Sharon D. Young, PsyD, is a 2007 graduate of the PsyD Program in Clinical Psychology at Antioch University, Seattle.
- Patricia Linn, Ph. D. (Committee Chair)
- Michelle Naden, Ph.D. (Committee Member)
- Mary Wieneke, Ph.D. (Committee Member)
homeless clients, burnout, coping; stress
Stress, secondary trauma, and burnout symptoms are significant problems within the field of human services. Homeless clients present many challenges, frequently are highly traumatized, and often require many services. Psychotherapist working with homeless clients experience negative effects of exposure to the stress and trauma of homeless clients, and as a result must develop strategies for coping in order to continue in the work. This study used a mixed method design to investigate psychotherapists' experience working with homeless clients through Healthcare for the Homeless grantee projects, and their strategies for coping with the stress of their work. A survey, which included the Maslach Burnout Inventory (Maslach, Jackson, & Leiter, 1996), was used to determine the level of burnout. Nine grounded theory interviews were conducted and used to develop a theory of psychotherapist coping. Organizational responses to burnout in their providers, and attempts to help, were also investigated. In order to evaluate when in their career phases providers experienced higher levels of burnout symptoms, survey participants were sorted by job category, number of years working in a chosen field, and number of years working with homeless clients. A 3x2x2 Multiple Analysis of Variance (MANOVA) was conducted using the three scales of the Maslach Burnout Inventory. No statistically significant differences were found. The qualitative data were analyzed using a grounded theory approach. A theory of psychotherapist experience of working with homeless clients was developed. Key theory components included the complex work environment, individual coping, and organizational coping. The systemic nature of burnout was discussed. Suggestions for organizational changes were made including increasing their understanding of the complexities of the work with homeless clients, providing opportunities to reduce isolation, training supervisors, and providing high quality supervision services.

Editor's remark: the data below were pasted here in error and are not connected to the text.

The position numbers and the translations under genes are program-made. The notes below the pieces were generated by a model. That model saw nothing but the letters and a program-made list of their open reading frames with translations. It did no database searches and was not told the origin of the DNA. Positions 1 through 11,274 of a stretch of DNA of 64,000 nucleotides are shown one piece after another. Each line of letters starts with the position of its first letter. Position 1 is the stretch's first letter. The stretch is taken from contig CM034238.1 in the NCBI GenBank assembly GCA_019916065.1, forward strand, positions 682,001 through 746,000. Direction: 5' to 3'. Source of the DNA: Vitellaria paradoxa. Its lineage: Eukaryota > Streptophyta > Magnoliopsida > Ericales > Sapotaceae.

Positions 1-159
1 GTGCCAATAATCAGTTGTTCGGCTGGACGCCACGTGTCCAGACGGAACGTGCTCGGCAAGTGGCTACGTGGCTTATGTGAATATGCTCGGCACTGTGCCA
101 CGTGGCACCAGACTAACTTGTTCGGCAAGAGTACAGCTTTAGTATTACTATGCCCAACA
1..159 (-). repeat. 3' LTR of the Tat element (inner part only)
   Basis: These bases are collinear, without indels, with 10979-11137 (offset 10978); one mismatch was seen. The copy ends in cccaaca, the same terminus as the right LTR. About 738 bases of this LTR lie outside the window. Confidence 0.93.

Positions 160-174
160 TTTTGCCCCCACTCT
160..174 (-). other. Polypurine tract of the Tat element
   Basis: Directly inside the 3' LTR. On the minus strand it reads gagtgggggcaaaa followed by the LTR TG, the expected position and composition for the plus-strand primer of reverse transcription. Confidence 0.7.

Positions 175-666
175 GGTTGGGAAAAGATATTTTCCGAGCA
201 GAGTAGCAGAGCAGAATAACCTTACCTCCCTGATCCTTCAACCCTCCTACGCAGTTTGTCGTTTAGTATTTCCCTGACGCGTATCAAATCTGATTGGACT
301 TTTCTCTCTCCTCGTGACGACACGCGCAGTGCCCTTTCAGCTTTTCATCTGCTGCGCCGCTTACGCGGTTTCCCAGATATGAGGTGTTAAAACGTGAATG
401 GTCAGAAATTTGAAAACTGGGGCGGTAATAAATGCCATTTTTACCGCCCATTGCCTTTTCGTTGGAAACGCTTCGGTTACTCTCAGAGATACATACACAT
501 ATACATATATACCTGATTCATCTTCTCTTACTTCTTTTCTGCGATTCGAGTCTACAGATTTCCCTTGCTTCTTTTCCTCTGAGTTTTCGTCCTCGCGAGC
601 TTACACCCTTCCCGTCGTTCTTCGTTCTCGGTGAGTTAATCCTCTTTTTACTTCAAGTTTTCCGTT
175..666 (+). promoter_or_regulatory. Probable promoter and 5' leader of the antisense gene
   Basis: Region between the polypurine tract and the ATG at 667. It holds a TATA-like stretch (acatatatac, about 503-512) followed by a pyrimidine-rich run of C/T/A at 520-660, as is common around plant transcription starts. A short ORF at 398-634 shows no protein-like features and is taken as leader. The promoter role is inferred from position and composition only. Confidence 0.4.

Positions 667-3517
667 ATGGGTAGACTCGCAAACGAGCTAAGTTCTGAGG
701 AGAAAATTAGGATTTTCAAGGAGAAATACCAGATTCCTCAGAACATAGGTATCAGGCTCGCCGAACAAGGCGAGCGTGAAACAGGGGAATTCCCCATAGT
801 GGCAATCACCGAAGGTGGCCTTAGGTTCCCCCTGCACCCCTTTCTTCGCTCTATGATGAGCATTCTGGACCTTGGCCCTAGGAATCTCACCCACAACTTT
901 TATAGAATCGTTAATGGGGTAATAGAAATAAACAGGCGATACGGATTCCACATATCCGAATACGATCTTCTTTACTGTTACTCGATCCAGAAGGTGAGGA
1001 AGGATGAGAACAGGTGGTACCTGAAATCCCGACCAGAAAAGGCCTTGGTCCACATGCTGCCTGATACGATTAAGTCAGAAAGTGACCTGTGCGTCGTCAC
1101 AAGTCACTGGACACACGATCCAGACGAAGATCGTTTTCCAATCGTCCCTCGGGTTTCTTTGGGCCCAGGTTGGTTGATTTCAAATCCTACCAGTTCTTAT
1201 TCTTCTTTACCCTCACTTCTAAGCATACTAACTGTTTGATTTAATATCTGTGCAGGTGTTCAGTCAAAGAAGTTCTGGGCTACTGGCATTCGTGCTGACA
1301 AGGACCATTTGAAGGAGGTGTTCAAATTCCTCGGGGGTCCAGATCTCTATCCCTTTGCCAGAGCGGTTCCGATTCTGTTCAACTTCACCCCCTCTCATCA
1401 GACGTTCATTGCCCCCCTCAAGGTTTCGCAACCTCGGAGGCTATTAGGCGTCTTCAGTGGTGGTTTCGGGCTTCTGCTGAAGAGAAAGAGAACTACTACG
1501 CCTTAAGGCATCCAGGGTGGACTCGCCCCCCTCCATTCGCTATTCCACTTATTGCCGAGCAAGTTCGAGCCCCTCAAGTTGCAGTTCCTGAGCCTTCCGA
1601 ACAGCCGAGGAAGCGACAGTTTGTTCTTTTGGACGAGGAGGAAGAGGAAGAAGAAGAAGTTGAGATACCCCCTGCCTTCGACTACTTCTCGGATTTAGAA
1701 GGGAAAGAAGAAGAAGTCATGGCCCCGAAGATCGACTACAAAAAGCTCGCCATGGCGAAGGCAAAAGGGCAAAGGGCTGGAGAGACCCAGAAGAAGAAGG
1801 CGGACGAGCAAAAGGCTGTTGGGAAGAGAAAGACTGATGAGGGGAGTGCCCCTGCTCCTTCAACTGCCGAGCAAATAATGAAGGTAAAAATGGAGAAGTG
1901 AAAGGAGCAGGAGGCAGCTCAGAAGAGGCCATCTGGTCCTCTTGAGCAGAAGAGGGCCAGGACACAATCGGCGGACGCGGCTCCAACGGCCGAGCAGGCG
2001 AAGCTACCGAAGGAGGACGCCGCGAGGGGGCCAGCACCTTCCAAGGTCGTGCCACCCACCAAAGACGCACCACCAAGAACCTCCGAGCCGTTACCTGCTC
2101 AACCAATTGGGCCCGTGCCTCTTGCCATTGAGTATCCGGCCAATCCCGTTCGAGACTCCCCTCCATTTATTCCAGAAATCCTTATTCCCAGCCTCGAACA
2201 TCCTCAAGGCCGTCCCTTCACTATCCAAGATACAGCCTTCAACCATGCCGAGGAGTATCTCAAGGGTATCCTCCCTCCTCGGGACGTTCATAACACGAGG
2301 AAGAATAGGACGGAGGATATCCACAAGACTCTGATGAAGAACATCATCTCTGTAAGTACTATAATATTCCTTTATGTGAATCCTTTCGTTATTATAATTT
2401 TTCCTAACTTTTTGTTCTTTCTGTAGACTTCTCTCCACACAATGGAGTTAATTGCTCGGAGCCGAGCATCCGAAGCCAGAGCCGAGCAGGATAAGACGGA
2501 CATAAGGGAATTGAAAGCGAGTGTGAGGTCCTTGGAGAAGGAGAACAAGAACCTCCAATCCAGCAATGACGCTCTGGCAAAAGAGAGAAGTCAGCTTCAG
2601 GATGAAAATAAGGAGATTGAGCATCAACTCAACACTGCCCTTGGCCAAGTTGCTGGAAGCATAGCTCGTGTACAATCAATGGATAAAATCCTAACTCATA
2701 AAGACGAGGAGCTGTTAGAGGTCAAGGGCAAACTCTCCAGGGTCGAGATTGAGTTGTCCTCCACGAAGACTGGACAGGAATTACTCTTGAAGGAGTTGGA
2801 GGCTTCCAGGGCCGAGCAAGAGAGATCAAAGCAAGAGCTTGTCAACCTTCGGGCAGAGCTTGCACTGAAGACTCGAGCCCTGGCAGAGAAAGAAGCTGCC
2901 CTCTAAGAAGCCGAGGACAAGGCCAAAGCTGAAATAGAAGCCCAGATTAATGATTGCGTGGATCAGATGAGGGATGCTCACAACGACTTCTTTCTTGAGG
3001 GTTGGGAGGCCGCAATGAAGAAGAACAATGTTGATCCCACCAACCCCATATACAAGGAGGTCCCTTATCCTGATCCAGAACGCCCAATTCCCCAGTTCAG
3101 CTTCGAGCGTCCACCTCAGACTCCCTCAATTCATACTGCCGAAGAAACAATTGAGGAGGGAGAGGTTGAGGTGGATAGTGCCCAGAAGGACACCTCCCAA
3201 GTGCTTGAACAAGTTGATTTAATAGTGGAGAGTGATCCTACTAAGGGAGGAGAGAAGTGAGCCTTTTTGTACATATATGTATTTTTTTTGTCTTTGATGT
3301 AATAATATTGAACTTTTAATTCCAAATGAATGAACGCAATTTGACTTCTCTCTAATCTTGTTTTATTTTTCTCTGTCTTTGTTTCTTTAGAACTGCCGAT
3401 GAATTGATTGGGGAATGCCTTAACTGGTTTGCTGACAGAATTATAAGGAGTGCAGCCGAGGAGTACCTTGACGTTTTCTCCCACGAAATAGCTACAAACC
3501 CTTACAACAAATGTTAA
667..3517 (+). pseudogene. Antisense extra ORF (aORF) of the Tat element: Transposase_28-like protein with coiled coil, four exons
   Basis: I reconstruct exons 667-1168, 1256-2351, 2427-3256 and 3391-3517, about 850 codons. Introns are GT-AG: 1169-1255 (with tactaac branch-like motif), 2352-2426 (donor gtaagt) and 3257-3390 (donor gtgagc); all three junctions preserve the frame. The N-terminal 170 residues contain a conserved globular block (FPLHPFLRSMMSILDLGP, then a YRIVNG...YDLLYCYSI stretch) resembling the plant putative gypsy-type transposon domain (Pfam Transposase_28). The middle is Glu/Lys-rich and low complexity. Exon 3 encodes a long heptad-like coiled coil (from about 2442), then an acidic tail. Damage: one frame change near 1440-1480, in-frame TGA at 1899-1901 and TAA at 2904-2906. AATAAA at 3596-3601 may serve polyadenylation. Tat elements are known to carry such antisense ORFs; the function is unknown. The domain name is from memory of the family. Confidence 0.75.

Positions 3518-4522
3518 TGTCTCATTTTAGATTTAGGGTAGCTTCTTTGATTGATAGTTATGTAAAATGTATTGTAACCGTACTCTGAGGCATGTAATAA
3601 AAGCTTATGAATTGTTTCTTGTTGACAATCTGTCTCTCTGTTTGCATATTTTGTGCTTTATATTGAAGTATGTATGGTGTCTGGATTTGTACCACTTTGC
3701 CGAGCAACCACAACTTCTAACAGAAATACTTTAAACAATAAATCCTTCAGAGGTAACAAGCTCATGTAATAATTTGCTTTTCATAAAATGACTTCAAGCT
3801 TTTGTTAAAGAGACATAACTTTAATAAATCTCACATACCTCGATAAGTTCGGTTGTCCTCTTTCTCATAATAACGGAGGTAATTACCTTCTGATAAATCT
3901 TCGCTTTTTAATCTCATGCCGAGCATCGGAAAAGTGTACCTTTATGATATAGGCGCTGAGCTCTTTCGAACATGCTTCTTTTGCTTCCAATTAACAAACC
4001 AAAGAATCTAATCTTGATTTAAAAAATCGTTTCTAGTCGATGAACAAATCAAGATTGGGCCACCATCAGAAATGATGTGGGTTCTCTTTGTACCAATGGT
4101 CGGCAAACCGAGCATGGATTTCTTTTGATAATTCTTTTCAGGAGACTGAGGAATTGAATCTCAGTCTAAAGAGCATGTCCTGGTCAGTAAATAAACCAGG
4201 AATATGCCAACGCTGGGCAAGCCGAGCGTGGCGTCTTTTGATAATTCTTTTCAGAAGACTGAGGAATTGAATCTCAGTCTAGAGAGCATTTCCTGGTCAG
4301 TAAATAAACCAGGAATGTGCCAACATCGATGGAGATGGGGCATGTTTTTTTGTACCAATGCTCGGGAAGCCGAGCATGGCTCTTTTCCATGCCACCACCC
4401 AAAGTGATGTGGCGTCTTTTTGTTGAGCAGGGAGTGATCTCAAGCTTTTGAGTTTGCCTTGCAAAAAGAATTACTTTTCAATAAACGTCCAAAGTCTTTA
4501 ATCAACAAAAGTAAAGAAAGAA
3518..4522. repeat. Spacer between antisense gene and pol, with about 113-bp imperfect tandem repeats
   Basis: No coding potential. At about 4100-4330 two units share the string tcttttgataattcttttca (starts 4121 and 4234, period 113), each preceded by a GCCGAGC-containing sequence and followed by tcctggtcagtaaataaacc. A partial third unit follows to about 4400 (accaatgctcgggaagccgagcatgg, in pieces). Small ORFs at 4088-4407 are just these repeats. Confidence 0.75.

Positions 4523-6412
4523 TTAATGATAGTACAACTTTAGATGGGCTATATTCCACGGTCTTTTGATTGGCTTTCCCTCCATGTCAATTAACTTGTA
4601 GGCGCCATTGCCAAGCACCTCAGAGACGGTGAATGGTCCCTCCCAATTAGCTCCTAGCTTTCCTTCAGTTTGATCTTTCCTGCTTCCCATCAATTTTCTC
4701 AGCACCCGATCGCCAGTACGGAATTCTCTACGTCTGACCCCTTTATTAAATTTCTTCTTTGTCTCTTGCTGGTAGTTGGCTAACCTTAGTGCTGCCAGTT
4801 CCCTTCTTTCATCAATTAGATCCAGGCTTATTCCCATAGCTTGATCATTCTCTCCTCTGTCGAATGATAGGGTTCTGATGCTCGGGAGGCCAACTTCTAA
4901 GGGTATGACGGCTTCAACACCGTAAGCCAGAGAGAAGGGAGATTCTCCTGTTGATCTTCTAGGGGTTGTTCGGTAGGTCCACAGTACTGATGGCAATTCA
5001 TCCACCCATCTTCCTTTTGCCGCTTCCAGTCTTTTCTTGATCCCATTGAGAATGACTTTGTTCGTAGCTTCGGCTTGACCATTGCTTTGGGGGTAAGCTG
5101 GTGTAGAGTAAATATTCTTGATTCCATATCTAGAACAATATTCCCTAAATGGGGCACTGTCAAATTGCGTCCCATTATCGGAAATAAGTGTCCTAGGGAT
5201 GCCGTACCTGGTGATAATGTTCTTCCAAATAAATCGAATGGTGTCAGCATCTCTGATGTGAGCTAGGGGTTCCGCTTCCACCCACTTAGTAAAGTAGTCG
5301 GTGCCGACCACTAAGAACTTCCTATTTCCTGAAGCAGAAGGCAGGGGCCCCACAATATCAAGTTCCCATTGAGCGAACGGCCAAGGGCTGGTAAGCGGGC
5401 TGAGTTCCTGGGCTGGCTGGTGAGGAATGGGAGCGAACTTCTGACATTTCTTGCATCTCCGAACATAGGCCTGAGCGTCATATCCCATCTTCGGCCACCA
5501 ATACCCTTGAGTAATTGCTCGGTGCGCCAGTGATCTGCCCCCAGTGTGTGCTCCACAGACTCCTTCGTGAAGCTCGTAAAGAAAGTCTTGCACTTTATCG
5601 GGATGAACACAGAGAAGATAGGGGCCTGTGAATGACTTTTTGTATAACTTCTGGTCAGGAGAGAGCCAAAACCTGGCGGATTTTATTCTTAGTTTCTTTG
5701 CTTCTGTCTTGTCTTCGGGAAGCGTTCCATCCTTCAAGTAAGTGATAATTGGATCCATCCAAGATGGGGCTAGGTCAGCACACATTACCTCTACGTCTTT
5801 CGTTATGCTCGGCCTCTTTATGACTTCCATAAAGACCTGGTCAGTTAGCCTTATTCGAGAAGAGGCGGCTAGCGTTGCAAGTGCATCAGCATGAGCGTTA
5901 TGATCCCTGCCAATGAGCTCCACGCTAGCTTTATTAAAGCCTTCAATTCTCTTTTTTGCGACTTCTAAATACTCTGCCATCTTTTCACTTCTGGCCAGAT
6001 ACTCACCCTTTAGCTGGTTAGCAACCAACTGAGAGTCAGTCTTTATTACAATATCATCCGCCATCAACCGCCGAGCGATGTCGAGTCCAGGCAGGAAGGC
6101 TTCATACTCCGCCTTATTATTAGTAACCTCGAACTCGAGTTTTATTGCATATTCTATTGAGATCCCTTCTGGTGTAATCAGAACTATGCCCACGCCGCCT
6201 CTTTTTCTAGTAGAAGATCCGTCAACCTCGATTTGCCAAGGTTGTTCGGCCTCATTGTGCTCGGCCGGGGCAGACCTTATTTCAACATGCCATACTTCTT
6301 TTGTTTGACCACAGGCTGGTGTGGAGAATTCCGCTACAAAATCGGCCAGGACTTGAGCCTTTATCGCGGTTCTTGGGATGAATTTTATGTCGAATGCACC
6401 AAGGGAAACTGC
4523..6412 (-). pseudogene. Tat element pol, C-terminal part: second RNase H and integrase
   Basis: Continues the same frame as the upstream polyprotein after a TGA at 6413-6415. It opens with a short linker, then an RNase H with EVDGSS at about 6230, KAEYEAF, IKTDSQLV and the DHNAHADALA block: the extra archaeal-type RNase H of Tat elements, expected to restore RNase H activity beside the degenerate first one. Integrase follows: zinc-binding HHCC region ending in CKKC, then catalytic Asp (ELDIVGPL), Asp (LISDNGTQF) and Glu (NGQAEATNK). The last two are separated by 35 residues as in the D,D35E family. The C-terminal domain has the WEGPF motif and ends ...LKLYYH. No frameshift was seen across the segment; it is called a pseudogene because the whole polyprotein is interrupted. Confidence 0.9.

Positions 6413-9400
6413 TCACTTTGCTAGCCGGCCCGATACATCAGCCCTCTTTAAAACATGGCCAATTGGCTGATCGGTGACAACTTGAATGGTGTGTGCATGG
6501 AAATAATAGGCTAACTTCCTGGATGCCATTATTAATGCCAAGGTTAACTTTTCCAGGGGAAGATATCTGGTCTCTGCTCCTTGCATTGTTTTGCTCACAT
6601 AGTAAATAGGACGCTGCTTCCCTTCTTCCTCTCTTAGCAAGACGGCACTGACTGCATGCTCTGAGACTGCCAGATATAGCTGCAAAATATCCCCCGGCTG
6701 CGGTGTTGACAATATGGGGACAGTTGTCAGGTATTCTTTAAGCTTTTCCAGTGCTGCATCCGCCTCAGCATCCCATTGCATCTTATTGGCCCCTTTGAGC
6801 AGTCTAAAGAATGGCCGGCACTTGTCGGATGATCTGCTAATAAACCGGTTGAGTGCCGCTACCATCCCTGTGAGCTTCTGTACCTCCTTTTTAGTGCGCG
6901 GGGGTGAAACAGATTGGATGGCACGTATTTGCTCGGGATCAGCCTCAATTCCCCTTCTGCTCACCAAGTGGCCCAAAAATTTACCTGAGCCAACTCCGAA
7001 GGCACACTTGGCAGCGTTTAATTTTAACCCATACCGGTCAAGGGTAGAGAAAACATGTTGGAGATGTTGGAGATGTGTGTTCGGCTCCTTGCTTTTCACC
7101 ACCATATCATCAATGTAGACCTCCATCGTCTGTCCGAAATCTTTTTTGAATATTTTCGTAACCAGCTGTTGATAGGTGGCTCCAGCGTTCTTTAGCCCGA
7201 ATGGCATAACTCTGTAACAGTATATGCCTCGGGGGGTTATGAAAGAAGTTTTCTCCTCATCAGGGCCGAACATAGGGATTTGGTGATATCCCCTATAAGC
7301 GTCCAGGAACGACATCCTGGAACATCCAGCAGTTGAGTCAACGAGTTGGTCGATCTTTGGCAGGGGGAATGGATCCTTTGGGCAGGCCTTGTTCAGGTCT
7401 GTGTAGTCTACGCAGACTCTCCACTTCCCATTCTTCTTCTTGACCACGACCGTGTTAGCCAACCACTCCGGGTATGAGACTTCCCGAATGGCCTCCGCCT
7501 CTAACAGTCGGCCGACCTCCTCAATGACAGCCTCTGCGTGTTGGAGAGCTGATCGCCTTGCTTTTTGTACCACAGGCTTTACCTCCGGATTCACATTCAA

Young, S. D. (2007). Psychotherapists Working with Homeless Clients: The Experience of Stress, Burnout Symptoms, and Coping. https://aura.antioch.edu/etds/789